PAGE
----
In Alexandra Monir’s Suspicion, seventeen-year-old Imogen Rockford learns about her past and attempts to uncover the many secrets surrounding her childhood home, Rockford Manor.
Monir’s novel, a “supernatural thriller,” is billed as a “modern-day, young adult twist on the classic gothic novel Rebecca.” I’ll admit I’ve never read Rebecca, but even without that background (but thanks to Dr. Google), I think something about the story was lost in the process of twisting.
The story follows Imogen Rockford, the daughter of Lord and Lady Rockford, as she learns secrets about her family, past, and childhood home. Despite all of the changes in her life, though, I never felt that she learned much about herself or changed in any significant way. I found myself troubled at how she moved so quickly from one emotion to another, and from one idea or decision to another. It was not entirely believable when she hardly ruminated over leaving her adoptive parents in New York City to move back to Rockford Manor in England, a place she avoided even mentioning after enduring a life-altering tragedy there as a young girl.
So many times, Imogen makes decisions based on the fact that she has “no other choice,” and she discovers that she has “somehow gained” a variety of insights. I would have loved to see more of that “somehow,” to see more into her head about the choices she makes. Late in the novel, she says, “I push my emotions aside. There’s much more I need to find out before I can process anything fully.” The problem is, I never saw that processing. I never got enough in her head to be fully invested in her as a character, to “root for her” as a young adult heroine. For me, that would have made her a much more well developed—if still not-very-diverse—main character (see note at end of review). I felt that her cousin, Lucia—a pivotal character in the mystery and the cause of Imogen’s return to Rockford—was much more of a developed character than Imogen.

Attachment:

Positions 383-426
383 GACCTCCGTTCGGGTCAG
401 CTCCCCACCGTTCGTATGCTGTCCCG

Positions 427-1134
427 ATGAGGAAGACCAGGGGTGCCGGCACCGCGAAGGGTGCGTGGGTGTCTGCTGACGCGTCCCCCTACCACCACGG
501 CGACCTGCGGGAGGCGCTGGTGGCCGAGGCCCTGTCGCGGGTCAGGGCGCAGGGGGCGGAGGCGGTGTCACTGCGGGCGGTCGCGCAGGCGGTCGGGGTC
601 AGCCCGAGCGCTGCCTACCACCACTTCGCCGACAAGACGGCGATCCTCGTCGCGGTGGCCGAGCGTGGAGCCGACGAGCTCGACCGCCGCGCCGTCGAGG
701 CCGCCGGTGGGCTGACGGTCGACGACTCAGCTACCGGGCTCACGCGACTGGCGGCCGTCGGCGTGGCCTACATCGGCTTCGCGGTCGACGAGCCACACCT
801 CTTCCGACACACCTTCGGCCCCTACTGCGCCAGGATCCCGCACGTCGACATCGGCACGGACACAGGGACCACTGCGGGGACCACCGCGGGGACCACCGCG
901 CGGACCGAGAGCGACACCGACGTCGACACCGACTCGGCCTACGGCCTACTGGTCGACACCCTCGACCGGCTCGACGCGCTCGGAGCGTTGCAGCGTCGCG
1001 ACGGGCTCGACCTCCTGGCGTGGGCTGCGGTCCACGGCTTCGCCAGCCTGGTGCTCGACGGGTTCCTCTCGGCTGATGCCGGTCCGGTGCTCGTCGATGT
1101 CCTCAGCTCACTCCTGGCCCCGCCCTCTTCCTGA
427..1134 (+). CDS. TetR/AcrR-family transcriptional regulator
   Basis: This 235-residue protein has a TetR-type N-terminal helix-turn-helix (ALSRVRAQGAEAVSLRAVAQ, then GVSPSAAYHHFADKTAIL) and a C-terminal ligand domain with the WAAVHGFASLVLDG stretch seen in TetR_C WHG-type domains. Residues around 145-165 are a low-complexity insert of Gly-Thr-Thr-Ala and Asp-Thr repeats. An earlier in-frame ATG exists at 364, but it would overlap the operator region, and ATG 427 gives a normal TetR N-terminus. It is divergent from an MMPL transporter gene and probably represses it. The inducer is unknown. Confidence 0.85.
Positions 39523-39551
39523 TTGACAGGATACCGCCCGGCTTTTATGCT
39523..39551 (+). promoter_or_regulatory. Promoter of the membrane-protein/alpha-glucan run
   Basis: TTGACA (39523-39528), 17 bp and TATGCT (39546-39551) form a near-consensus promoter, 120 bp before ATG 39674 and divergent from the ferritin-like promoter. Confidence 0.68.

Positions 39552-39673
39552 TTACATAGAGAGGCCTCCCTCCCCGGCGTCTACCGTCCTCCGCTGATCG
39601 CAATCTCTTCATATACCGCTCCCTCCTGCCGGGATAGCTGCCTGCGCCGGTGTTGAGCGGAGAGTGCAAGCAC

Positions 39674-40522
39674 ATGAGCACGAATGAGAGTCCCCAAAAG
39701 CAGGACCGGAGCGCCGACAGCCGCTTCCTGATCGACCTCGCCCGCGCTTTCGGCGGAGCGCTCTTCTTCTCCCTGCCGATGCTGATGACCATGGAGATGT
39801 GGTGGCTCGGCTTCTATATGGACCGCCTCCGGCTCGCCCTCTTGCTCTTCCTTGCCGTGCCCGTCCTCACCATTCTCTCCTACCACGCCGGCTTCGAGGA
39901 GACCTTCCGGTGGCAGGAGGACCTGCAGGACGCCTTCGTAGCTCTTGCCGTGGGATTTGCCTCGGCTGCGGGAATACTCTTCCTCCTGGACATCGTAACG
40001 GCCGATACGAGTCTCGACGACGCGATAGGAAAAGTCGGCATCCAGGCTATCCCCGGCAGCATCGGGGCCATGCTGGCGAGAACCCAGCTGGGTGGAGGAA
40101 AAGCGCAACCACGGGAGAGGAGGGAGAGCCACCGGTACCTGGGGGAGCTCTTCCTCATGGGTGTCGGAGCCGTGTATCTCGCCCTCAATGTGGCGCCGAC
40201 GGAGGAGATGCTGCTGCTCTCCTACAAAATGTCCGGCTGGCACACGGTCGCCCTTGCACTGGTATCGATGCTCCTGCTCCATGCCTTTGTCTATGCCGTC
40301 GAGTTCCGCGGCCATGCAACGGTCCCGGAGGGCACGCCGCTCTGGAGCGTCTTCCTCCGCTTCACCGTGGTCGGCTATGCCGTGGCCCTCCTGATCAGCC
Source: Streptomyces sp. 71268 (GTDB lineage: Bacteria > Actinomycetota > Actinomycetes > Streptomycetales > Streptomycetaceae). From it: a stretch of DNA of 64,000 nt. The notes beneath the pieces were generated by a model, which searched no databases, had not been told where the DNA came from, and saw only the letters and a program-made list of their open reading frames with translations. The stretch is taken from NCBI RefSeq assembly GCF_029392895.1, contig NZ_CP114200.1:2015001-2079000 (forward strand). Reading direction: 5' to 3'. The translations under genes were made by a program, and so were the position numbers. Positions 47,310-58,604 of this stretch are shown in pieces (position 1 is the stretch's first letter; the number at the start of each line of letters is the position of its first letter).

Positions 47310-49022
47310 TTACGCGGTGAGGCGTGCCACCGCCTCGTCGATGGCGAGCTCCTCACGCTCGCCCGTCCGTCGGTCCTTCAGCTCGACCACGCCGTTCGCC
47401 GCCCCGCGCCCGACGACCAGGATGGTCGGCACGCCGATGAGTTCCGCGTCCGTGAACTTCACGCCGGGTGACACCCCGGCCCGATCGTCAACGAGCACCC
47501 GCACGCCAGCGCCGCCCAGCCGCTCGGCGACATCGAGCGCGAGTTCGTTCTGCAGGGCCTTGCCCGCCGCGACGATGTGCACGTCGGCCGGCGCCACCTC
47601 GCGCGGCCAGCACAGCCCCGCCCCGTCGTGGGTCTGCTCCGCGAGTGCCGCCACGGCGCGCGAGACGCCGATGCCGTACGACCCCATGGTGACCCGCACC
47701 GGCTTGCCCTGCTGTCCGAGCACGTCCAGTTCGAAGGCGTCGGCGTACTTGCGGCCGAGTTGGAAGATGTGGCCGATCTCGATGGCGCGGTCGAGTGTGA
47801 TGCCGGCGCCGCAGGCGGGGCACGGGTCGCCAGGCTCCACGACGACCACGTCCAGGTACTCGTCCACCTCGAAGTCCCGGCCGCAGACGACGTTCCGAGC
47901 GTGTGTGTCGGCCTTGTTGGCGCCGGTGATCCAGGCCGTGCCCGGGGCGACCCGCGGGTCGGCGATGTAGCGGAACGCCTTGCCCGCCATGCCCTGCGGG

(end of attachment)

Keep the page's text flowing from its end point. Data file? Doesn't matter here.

I was interested in the mystery of what happened to Imogen and Lucia’s parents in the maze, and intrigued by the secrets surrounding Maisie and her mother. I think if not for the presence of those elements I would not have been invested in the novel at all. Also, I feel that the element of magic included in the book was not developed enough to make it a compelling part of the story; at times, it felt forced and inconsequential to the story, despite the connection to the history of Rockford Manor.
Overall, I felt that the novel could’ve been better. It was good as a light, entertaining read, but I craved more development in Imogen so I could be more invested in her development as a character.
Note: As we continue to recognize the need for diverse books for diverse readers, I was a bit troubled by Imogen being another blonde-haired, blue-eyed, privileged female protagonist, though the context of the novel (the retelling of Rebecca), and Imogen being a wealthy scion explains the author’s choice.